• It can lead to growth and learning
  • It can make processes run more smoothly
  • It can directly benefit customers

It’s also worth prefacing this part with adjectives like “adaptable,” “flexible,” or “versatile” to describe your personality in a more general way.

Here’s an example:

“I believe I’m very adaptable, especially with my work. I’ve always put trust in my superiors to address issues and make the right changes, even if the reasons for those changes aren’t always immediately obvious to me.”

2. Give an Example of a Situation That Required Change

Next, talk about a time a significant change was needed at work.

This is important because it presents a problem that forced a change, and gives you an opportunity to talk about how you adapted to that change in the next part of your answer. This is the “setup” for the final act, if you like.

Think back to a problem you experienced at work that was eventually addressed, whether it occurred in your current job or a previous job.

These problems might include:

  • Team meetings being unproductive
  • Employees relying on outdated software
  • Stores not staying open late enough
  • A lack of communication between staff
  • Downsizing to fewer employees in a department
  • Negative reviews regarding service or product quality

Then, briefly touch on what changed in an attempt to fix the issue, whether it was new employees, a company policy change, or something else entirely.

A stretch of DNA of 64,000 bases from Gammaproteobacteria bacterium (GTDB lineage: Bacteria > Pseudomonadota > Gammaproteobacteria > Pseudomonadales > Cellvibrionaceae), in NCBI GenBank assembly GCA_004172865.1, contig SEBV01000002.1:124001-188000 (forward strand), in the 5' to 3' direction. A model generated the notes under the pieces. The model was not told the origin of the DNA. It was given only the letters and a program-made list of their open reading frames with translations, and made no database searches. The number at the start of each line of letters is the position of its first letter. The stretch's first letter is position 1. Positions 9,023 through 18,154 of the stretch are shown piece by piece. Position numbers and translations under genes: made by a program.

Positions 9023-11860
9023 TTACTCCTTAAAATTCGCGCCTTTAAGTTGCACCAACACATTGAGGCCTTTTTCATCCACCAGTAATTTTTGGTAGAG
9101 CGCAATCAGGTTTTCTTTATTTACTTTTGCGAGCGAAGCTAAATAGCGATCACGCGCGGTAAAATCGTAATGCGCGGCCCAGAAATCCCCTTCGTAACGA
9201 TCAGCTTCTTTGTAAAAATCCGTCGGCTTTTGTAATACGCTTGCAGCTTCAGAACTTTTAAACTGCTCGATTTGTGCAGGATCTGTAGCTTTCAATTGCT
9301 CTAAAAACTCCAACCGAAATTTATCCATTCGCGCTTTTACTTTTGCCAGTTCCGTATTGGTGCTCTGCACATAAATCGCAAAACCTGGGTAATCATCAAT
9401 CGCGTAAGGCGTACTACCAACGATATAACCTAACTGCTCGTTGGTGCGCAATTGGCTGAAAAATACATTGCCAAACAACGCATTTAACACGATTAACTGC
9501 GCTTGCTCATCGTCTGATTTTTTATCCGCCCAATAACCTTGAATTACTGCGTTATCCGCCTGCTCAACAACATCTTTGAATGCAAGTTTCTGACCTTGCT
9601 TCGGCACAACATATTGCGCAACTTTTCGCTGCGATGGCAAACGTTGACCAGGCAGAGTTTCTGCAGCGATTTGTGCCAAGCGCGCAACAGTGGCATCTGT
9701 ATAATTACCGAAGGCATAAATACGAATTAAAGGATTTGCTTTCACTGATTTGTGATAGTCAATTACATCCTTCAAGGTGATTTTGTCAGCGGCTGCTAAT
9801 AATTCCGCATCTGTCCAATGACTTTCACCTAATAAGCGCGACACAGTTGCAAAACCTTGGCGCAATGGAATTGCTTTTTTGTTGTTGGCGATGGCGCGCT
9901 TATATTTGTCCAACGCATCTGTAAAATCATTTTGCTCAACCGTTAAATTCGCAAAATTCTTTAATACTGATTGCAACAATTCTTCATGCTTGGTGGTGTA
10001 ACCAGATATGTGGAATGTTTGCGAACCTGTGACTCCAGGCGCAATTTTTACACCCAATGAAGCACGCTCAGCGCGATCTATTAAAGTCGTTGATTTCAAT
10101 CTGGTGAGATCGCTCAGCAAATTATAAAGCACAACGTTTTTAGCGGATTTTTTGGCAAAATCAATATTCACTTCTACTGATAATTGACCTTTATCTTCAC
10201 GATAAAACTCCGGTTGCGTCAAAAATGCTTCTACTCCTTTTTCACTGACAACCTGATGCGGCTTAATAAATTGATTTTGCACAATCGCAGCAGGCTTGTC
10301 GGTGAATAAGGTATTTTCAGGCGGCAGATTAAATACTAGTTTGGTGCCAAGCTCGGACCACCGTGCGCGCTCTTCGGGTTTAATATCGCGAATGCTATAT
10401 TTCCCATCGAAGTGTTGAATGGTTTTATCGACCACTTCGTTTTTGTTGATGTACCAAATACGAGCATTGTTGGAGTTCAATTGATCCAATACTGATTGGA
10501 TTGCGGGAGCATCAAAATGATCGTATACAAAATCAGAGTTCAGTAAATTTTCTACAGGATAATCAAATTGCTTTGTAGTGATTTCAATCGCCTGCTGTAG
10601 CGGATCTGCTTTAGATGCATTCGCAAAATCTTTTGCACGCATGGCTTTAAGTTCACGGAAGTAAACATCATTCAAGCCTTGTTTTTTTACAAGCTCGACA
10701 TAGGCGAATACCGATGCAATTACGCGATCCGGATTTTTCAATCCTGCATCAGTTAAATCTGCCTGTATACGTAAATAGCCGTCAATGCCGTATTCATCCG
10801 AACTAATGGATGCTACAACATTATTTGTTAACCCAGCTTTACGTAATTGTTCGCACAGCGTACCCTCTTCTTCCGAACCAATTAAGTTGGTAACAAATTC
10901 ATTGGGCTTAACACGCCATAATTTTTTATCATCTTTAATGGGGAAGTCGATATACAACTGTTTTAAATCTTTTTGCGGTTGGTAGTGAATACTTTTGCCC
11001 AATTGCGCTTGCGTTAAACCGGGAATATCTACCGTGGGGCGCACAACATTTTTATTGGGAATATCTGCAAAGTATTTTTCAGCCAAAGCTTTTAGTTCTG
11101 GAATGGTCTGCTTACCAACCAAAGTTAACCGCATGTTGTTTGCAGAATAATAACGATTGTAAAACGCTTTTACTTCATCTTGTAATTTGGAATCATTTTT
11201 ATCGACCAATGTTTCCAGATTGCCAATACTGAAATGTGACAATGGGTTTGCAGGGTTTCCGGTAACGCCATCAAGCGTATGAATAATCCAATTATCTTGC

Remember, we’re just setting the stage. The interviewer doesn’t really care what caused the change in your environment or even what that change was; they’re far more interested in how you adapted to it — which we’ll cover next.

Here’s an example:

“At my last job, large team meetings were a regular occurrence. Oftentimes, though, the same few people would hash out their ideas and everyone else would just sit quietly. Management took notice and eventually rolled out smaller, more personal meetings.”

3. Describe How You Adapted to It

Finally, talk about how you responded to that change.

This part is what really shows your adaptability as an employee. Anyone can describe themselves as adaptable or flexible, but not everyone can demonstrate those attributes through a relevant anecdote.

If it wasn’t already obvious, this is the most crucial aspect of your answer so it’s important to say the right things.

Focus on the following points where relevant: